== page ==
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Threats to take legal action with knowledge of the falsity of the claim can amount to duress. A claim of duress cannot generally be sustained where there is knowledge of the facts and opportunity for investigation, deliberation and reflection. The length of time that elapses between the threat and the transaction attacked is important only in determining if the threat precluded free judgment at the time of the transaction. Fear of threats may continue long after the threats and in determining if it does, time, distance, opportunity to obtain disinterested advice and protection, are all important.
The wife returned home to find her husband discussing unpaid loans he owed to the bank with a loan officer from the bank. The wife had no knowledge of the loans. The loan officer asked defendants to sign a deed of trust on their farm to secure the payment of the debts. When the loan officer could not convince the wife to sign two renewal notes consolidating the loans and the deed of trust he called the bank's president, who then went to defendants' home. The loan officer allegedly told the wife that she was responsible for her husband's debts due to their marriage and that the bank would "foreclose" on the farm if she did not agree to sign the notes. Believing the loan officer, the wife signed the notes a few days later. Subsequently, the bank brought suit against the wife and the husband on two promissory notes. The trial judge, hearing the matter without a jury, entered judgment against defendant husband on both notes but found in favor of his wife, holding that the wife’s signing of the notes was brought about by threats and coercion of the bank’s employee. The bank challenged the decision
Was the wife coerced into signing the notes, thereby warranting the judgment in her favor in the plaintiff bank’s suit to enforce the promissory notes?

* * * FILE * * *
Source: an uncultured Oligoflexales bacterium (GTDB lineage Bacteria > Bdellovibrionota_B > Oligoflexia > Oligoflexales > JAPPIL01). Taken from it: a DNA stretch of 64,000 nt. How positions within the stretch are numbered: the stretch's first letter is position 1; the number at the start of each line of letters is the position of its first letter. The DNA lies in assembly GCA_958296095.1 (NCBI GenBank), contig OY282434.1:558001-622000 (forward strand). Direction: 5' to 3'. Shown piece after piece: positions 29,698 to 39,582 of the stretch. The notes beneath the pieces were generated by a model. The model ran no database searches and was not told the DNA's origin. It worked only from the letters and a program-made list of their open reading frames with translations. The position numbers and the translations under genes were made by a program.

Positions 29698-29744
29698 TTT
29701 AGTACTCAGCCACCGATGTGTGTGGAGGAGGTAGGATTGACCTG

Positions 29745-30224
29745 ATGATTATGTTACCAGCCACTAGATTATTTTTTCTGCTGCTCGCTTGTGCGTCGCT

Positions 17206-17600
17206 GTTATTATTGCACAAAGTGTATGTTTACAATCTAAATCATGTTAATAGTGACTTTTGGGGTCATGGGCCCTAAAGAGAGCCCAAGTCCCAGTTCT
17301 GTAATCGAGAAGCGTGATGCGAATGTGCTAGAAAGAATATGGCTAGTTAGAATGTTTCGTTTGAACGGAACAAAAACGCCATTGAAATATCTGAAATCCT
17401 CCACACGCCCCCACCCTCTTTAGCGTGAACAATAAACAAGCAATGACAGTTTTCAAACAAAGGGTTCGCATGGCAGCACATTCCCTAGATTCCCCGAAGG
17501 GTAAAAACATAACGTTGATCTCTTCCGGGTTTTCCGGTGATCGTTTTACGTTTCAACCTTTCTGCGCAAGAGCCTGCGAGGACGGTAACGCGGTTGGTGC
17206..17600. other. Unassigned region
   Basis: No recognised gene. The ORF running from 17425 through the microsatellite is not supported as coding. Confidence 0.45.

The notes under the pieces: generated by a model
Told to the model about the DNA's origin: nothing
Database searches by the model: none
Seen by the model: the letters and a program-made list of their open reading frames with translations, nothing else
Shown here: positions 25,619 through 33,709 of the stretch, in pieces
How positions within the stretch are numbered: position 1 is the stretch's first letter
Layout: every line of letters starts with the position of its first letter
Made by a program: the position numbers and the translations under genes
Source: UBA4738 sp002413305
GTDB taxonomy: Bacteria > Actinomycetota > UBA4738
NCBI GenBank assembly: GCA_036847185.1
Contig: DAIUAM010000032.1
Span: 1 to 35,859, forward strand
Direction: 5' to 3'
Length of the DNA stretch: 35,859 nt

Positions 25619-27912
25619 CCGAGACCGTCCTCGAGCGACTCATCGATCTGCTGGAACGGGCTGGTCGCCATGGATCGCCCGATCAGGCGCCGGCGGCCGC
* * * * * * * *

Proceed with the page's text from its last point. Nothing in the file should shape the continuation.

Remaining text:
The Court noted that duress can avoid a contract if the contract was obtained by threats of the person claiming the benefit of it which caused the victim to be bereft of the quality of mind essential to the making of a contract. In this case, there was evidence of a threat to sue the wife along with her husband and then to levy on the defendants’ farm. The bank officers acknowledged that when they went to the resident of the husband and wife, they had no basis for bringing a suit against the wife nor any basis to levy upon the farm. Threats to take legal action with knowledge of the falsity of the claim can amount to duress. Moreover, evidence suggested that the wife had no knowledge of facts which could negate the finding of duress – there was evidence that she thought that the bank would sue her and could have the farm sold. The Court further found that there was no waiver of the defense of duress or ratification of the notes since the wife was misled into believing that the threats to sue her and take the farm could be carried out and that she had no defense to the threatened action either before or after she signed the notes. As long as she so believed, she could have been under duress. Accordingly, the court affirmed the trial court's judgment.